What Are Interest Rate Swaps?

Even as a teacher, you learn new things every day. Yesterday, a student asked me about OTC Derivatives Clearing and I had no idea what it was. So I researched and found the answer; it’s pretty interesting stuff so I thought I’d share it.

There are many different types of investments that can be used to increase your profits. However, there are certain investment opportunities that are more specified and have a more distinct purpose.An Interest Rate Swap is a form of OTC Clearing and is done through the use of a clearing house and are the exchange of cash flows between two parties. The swap rate that is exchanged is either fixed or floating. Why are interest rate swaps becoming so popular?

Basics of Interest Rate Swaps

It is important to understand that the principal amount of the payment is never exchanged between the two parties. The only exchange is in the interest rate, which is determined by the specified amount of the principal. The most common exchange of interest rate swaps involves the swap of a fixed rate for a floating rate. This means that instead of paying a fixed amount the rate will fluctuate based on the LIBOR.

Why Opt For Floating Over Fixed?

Exchanging a fixed interest rate for a floating interest rate may seem risky, but it is an investment opportunity that many firms, banks and corporations find appealing. Many parties that look to the Swap Rate find that predicting the LIBOR can be difficult, but it can also be a lucrative opportunity if you guess wisely. Trying to predict the LIBOR is contingent on many factors, but if you exchange a fixed rate for a floating rate when the LIBOR is most favourable you will have the ability to amass extensive savings and earn profits from the other party involved in the interest rate swap.

What About Fixed?

The advantage of swapping a floating rate for a fixed rate is all about risk management. If you want the ability to lessen the amount of risk that you face, it can be beneficial to swap interest rates with another party that has a fixed rate. Knowing your fixed rate gives many firms, companies and banks stability knowing that the rate will be consistent and will not fluctuate.


This type of investment opportunity is more specialized and not really ideal for individuals. It is often used by firms, companies and banks as a means of risk management or for calculated risk growth. The best part about these swaps is that they are overseen by a Clearing House and are completely guided by restrictions designed to protect both parties involved in the swap.

Common Injuries in Marathon Runners

Ideally every stride a runner takes would be free of painful twitches, aching knees, stiff hamstrings and lingering soreness. But runners know that we don’t live in an ideal world and running disturbances both major and minor are part of the sport that you adore.

Injuries in marathon runners range from severe injuries such as stress fractures to moderate injuries such as aches in the knees that come and go. How you respond to ailments and aches will determine how quickly you are in great shape for your best performance and for your body’s safety.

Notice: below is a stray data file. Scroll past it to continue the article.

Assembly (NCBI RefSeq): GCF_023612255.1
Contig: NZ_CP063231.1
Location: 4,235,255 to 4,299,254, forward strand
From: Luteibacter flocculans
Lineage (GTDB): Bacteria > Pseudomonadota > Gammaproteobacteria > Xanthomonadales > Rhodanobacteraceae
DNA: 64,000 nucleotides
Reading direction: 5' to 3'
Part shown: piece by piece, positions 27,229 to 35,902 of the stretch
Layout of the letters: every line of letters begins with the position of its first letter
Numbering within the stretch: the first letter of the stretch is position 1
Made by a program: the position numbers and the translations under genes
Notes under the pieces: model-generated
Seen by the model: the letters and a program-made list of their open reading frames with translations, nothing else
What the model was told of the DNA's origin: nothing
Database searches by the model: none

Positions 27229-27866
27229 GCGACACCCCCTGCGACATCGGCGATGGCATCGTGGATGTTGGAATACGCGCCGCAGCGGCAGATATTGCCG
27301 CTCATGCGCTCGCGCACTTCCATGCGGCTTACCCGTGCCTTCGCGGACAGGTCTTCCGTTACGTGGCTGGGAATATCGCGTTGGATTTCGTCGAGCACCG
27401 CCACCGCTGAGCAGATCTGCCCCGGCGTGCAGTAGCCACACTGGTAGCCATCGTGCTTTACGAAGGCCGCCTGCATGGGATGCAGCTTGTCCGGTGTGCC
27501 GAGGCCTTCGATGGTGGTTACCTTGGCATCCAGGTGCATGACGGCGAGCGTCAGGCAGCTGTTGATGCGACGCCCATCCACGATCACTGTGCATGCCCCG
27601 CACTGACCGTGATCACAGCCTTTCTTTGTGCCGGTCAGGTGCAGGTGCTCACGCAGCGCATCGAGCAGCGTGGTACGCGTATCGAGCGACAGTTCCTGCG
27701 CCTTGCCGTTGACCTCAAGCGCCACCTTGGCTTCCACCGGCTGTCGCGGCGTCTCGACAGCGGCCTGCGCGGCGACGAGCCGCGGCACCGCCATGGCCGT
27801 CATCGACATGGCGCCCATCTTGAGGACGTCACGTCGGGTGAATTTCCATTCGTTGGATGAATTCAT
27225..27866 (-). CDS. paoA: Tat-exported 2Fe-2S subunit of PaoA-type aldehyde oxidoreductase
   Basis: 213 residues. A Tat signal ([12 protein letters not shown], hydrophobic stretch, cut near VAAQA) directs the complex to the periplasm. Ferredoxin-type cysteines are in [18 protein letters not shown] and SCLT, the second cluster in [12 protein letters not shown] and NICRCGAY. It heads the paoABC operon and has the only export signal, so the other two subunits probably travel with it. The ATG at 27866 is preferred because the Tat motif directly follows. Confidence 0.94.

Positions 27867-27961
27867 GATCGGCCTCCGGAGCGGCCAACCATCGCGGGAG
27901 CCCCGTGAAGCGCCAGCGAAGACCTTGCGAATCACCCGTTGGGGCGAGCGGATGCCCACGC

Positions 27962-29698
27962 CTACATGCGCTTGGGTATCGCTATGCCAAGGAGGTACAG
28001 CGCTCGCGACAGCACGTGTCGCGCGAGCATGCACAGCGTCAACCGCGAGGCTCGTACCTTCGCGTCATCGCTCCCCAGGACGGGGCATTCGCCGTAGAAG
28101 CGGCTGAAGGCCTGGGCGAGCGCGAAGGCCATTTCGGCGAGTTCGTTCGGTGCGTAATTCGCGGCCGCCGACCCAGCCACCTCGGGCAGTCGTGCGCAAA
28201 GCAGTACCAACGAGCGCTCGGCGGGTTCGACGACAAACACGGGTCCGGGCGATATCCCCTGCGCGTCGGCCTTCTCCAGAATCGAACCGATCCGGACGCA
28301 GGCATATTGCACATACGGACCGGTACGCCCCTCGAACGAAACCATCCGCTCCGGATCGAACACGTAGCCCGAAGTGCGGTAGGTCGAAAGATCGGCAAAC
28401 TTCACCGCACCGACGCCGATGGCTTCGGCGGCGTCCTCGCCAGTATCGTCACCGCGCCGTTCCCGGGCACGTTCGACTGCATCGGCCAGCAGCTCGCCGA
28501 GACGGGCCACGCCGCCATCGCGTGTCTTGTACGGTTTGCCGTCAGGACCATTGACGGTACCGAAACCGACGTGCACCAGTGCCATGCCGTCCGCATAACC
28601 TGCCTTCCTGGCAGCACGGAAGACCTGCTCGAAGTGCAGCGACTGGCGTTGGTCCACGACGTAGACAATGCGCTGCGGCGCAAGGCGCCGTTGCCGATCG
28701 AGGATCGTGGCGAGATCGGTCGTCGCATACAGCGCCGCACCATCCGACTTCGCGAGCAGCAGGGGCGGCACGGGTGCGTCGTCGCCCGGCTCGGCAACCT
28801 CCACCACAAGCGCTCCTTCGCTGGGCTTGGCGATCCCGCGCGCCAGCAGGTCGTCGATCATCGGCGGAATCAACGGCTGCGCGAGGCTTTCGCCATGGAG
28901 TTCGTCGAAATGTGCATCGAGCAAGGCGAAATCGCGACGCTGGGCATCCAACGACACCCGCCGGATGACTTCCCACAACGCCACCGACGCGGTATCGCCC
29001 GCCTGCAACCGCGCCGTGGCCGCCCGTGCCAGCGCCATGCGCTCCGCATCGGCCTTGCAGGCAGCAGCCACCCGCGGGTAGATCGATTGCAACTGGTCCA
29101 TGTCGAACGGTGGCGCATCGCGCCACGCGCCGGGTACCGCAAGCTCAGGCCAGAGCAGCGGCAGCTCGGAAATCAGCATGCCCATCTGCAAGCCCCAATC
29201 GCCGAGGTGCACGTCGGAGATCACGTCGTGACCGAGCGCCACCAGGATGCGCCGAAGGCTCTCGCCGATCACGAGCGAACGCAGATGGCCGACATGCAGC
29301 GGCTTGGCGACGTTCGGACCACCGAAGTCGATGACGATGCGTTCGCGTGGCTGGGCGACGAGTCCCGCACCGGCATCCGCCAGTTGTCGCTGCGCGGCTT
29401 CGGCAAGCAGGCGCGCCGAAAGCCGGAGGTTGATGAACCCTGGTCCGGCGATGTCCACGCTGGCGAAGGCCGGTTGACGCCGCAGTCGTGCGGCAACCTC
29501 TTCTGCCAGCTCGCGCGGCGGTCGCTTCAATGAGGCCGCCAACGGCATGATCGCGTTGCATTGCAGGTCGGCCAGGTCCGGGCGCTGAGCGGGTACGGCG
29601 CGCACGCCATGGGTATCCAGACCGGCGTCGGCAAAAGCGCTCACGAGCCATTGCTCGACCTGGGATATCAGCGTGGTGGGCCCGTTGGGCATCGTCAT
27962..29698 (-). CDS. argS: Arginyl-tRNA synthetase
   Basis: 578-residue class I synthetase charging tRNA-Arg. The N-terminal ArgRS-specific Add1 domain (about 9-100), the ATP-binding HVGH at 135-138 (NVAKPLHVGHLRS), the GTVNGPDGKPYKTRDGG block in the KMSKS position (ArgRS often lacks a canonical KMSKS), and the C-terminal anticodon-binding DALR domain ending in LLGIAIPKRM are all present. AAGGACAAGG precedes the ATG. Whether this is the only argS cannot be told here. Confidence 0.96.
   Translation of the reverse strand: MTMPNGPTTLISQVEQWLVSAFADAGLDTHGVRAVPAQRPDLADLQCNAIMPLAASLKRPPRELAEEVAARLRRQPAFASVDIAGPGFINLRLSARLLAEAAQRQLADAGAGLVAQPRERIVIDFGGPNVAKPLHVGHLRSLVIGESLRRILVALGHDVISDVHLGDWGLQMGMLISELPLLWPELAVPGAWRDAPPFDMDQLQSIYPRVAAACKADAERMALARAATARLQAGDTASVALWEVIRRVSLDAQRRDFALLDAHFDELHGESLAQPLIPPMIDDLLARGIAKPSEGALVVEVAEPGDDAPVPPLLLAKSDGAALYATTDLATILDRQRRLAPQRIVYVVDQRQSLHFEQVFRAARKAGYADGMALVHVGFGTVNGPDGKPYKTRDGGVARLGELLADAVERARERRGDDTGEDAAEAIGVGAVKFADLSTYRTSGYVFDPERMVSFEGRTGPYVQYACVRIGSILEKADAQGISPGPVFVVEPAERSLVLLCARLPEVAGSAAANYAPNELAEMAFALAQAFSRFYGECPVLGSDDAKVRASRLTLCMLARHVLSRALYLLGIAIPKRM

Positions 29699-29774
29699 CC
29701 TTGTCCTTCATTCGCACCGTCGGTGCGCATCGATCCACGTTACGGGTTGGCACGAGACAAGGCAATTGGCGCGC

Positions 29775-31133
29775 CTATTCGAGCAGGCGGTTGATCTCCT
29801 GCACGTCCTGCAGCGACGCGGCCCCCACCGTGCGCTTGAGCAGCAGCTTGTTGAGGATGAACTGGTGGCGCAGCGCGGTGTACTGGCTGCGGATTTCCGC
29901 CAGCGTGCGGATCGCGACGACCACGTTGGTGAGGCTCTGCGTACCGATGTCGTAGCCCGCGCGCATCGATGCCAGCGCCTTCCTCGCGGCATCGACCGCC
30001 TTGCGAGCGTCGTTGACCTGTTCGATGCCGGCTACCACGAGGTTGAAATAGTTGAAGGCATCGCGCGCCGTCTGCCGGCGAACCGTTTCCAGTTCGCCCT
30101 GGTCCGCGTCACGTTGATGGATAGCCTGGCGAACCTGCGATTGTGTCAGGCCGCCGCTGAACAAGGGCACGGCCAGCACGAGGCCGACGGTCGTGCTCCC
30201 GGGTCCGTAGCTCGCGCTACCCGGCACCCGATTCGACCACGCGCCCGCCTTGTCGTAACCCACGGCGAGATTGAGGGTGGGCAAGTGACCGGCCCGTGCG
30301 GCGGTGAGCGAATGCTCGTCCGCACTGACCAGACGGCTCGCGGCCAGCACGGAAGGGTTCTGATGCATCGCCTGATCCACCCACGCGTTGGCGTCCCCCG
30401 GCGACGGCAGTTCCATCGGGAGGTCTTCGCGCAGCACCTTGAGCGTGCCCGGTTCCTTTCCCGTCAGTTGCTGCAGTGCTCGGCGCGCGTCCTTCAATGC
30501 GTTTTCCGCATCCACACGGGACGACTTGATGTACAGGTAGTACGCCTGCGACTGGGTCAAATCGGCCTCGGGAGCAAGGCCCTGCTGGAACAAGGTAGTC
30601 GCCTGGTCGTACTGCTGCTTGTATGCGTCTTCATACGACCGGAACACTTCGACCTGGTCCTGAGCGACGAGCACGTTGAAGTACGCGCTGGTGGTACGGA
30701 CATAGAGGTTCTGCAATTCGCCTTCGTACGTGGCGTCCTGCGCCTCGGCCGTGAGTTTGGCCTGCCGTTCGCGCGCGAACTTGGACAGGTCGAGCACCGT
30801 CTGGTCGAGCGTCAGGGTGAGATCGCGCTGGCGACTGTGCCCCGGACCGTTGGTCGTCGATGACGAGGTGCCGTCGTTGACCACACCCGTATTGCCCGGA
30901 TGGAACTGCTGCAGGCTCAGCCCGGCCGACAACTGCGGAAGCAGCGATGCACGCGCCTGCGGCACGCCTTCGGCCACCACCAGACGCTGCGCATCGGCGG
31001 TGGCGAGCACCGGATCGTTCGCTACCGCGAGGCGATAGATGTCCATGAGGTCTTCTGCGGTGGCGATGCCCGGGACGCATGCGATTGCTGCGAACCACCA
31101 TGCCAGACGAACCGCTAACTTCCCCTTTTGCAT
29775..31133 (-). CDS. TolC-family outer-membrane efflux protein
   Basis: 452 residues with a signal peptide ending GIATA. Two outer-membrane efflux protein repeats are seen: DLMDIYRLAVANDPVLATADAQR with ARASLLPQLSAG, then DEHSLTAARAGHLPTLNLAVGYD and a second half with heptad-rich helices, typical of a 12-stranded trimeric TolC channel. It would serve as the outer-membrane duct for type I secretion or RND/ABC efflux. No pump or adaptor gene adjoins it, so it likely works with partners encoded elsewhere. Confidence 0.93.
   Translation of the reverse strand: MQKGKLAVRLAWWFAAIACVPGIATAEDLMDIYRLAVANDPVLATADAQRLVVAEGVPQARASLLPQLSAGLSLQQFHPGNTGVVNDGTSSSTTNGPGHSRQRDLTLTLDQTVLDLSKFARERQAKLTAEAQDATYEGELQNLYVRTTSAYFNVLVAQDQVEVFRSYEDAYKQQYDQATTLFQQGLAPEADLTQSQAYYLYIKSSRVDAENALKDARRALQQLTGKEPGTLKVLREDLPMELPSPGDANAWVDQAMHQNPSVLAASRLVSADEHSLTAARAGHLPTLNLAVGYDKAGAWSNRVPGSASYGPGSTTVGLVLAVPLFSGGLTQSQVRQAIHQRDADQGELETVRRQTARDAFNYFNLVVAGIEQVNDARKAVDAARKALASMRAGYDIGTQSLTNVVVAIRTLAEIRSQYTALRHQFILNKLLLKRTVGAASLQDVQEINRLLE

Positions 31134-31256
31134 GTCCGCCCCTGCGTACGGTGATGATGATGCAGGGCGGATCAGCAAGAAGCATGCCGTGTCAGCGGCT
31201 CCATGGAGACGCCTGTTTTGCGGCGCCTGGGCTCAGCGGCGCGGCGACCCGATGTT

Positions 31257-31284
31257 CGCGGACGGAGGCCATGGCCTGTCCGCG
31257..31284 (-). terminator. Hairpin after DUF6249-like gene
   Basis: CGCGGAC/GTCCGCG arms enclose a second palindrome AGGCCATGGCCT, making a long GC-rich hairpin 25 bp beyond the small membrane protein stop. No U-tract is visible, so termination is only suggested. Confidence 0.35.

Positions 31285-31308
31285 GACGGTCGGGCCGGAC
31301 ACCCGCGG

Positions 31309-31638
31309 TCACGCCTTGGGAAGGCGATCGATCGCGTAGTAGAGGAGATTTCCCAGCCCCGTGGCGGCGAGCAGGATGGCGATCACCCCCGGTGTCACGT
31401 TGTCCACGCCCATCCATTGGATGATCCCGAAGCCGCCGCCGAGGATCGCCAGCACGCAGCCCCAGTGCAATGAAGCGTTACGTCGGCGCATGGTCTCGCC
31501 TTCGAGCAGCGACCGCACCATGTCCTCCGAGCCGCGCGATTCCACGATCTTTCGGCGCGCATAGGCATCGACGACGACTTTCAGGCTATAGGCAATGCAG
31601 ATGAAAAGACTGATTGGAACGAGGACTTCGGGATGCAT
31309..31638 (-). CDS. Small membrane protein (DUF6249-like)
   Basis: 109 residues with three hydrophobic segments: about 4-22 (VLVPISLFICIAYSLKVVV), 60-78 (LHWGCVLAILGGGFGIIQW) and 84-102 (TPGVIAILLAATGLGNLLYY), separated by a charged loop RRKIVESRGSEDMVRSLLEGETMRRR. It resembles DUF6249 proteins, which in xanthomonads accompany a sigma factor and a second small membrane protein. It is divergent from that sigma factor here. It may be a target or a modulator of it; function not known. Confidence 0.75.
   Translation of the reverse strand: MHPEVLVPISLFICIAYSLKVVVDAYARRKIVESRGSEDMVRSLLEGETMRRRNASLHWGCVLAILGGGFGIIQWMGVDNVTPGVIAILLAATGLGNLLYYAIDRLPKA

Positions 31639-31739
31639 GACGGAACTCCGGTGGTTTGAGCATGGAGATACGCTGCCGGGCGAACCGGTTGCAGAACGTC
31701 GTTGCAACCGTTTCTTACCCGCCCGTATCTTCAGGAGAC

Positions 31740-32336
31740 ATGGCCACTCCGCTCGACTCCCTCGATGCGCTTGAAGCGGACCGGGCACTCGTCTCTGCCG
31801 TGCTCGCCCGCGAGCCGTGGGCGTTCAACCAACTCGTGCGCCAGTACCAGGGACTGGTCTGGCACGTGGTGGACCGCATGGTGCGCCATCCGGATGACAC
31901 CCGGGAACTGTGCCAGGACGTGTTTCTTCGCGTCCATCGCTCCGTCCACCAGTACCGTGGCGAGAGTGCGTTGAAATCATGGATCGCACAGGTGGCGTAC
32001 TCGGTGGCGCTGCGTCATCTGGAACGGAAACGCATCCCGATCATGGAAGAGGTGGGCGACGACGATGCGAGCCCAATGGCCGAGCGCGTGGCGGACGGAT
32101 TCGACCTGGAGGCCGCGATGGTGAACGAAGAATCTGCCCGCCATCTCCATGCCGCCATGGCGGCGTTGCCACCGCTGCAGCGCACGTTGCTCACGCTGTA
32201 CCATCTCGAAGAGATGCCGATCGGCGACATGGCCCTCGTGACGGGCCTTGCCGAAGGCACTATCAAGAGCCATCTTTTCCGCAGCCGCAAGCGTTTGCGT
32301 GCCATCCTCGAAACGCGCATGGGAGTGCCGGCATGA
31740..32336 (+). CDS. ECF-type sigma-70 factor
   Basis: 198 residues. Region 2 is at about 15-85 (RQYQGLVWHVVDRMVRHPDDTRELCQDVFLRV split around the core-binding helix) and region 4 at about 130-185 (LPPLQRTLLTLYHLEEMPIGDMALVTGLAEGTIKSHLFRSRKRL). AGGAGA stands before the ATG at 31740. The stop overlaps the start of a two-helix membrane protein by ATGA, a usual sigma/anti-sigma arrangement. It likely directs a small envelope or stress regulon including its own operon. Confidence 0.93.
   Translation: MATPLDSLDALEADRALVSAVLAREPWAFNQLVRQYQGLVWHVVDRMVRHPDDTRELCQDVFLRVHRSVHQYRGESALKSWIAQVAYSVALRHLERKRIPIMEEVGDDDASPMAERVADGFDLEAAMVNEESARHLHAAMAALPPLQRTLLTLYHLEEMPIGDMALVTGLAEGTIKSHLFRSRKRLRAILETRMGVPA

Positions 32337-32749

There are common injuries that plague runners and if you don’t give them the medical attention that they need then they can take a turn for the worse and force you to take time off. Here are 3 of most common injuries, according to a Physiotherapist, so that you are aware what to keep an eye out for while accessing your running performance.

1. Runners Knee

About 40% of runner’s injuries are knee-related making it a very common injury. This happens when the cartilage around the kneecap is worn down and becomes irritated. You may feel pain when you are going up and down stairs, squatting or sitting.

2. Achilles Tendinitis

This is when your Achilles tendon, the tendon that connects the two calf muscles to the back of the heel, is under too much stress and tightens. This can be caused by adding too much distance too soon to your training or inadequate calf stretching. The pain and stiffness is generally worse in the morning and during activity.

3. Plantar Fasciitis

It’s not surprising that more than 15% of runner’s injuries are to the foot. With every stride out feet absorb a force that can double or triple our body weight.  The plantar fascia is the thick tissue band on the bottom of the foot that reaches from the heels to the toes. When that band tears or becomes inflamed it is a real struggle for runners. It’s more common in individuals with high foot arches and tight calf muscles but also caused by increased distance.

A Chiropractor would recommend that you RICE (rest, ice, compression and elevation) but in addition to this, visiting a Chiropodist, a medical professional who specialises in the foot and lower extremities, can limit your recovery time so that you are running at your full potential as soon as possible. An Osteopath can also offer long-term treatment or prevention plans so that you can enjoy your passion 100% pain-free.